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Coastal vulnerability assessment of War in the Pacific National Historical Park to sea-level rise

March 30, 2021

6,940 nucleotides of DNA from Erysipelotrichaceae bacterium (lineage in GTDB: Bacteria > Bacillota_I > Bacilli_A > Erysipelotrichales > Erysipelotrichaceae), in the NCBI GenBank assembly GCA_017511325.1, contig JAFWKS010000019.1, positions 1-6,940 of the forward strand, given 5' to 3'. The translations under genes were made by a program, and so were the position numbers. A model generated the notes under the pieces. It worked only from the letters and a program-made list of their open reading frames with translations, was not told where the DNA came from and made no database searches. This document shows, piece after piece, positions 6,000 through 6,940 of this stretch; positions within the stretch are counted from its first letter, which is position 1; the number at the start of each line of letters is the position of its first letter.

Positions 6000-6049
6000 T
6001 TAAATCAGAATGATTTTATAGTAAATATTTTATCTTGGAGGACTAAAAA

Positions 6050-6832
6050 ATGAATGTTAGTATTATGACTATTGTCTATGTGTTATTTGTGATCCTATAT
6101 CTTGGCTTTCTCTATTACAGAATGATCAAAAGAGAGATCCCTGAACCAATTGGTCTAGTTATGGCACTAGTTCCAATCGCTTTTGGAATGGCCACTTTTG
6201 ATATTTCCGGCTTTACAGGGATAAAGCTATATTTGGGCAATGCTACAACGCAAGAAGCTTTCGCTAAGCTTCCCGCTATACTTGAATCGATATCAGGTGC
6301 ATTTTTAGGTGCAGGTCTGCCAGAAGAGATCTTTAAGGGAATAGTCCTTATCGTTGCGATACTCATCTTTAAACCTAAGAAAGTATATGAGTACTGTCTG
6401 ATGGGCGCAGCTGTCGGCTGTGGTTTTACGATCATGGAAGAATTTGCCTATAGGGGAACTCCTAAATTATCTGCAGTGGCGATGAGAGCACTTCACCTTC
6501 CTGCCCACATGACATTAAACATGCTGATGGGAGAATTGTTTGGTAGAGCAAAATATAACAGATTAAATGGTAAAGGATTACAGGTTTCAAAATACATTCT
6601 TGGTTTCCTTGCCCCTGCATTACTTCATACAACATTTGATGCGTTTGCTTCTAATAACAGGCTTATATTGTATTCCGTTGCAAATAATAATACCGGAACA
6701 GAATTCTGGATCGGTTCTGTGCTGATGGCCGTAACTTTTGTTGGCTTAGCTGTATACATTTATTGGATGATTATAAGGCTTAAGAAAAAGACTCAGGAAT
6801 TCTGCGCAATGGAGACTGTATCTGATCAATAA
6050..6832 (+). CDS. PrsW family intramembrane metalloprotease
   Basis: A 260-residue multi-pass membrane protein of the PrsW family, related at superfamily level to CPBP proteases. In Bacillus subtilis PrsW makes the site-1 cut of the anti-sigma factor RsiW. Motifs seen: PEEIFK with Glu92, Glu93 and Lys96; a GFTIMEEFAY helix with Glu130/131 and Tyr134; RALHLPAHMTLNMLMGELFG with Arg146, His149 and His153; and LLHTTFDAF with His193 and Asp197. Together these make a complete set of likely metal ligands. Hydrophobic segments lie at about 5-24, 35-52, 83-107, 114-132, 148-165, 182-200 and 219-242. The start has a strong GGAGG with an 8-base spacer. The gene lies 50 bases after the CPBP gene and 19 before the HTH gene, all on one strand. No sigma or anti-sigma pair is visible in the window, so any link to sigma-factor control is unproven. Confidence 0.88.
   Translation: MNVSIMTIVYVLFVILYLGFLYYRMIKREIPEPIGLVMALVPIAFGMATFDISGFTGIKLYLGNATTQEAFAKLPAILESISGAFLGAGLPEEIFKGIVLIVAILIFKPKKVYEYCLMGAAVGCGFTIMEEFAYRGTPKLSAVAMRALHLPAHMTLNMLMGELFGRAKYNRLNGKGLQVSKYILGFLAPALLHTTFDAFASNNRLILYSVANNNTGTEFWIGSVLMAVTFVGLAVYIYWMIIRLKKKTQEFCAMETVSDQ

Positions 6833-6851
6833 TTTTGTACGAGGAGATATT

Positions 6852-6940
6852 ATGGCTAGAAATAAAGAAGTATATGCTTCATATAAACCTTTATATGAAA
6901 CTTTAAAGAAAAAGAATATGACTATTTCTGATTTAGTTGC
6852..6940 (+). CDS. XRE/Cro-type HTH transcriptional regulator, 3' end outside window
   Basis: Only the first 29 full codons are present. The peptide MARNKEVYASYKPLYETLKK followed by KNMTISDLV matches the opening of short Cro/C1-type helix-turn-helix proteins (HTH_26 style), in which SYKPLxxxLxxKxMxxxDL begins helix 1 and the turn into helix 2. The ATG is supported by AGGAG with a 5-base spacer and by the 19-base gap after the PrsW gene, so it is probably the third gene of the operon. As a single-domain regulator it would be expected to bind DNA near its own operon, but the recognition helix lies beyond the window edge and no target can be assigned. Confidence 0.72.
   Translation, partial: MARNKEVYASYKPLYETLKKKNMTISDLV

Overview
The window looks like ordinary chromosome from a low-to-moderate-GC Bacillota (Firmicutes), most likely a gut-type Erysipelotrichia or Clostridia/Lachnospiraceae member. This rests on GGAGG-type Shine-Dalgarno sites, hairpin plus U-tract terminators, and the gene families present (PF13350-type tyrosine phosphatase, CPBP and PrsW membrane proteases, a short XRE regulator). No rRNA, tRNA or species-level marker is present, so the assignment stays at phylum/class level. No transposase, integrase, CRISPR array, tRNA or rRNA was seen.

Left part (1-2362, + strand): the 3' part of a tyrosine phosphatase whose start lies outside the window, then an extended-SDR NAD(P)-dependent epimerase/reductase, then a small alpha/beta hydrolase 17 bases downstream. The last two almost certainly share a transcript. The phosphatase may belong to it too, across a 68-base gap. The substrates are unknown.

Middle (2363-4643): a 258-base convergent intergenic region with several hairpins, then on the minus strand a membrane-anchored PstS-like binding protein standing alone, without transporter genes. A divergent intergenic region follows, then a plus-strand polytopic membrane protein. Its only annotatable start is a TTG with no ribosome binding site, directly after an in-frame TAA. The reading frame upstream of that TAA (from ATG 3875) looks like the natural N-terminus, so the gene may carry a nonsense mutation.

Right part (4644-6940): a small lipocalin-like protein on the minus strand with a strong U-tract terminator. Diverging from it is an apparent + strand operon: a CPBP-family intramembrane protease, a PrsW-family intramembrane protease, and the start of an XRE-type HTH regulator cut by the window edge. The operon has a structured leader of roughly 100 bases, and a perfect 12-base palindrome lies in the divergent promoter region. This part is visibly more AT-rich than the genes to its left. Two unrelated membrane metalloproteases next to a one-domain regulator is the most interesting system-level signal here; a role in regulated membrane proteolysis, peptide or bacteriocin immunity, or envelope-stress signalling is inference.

A coastal vulnerability index (CVI) was used to map the relative vulnerability of the coast to future sea-level rise within War in the Pacific National Historical Park (NHP) on the island of Guam. The CVI ranks the following in terms of their physical contribution to sea-level rise-related coastal change: geomorphology, regional coastal slope, rate of relative sea-level rise, historical shoreline change rates, mean tidal range and mean significant wave height. The rankings for each input variable were combined, and an index value calculated for 200-meter grid cells covering the park. The CVI highlights those regions where the physical effects of sea-level rise might be the greatest. This approach combines the coastal system's susceptibility to change with its natural ability to adapt to changing environmental conditions, yielding a quantitative, although relative, measure of the park's natural vulnerability to the effects of sea-level rise. The CVI provides an objective technique for evaluation and long-term planning by scientists and park managers. War in the Pacific NHP consists of sand beaches and rock headlands. The areas within War in the Pacific NHP that are likely to be most vulnerable to sea-level rise are areas of unconsolidated sediment where coastal slope is lowest and wave energy is high.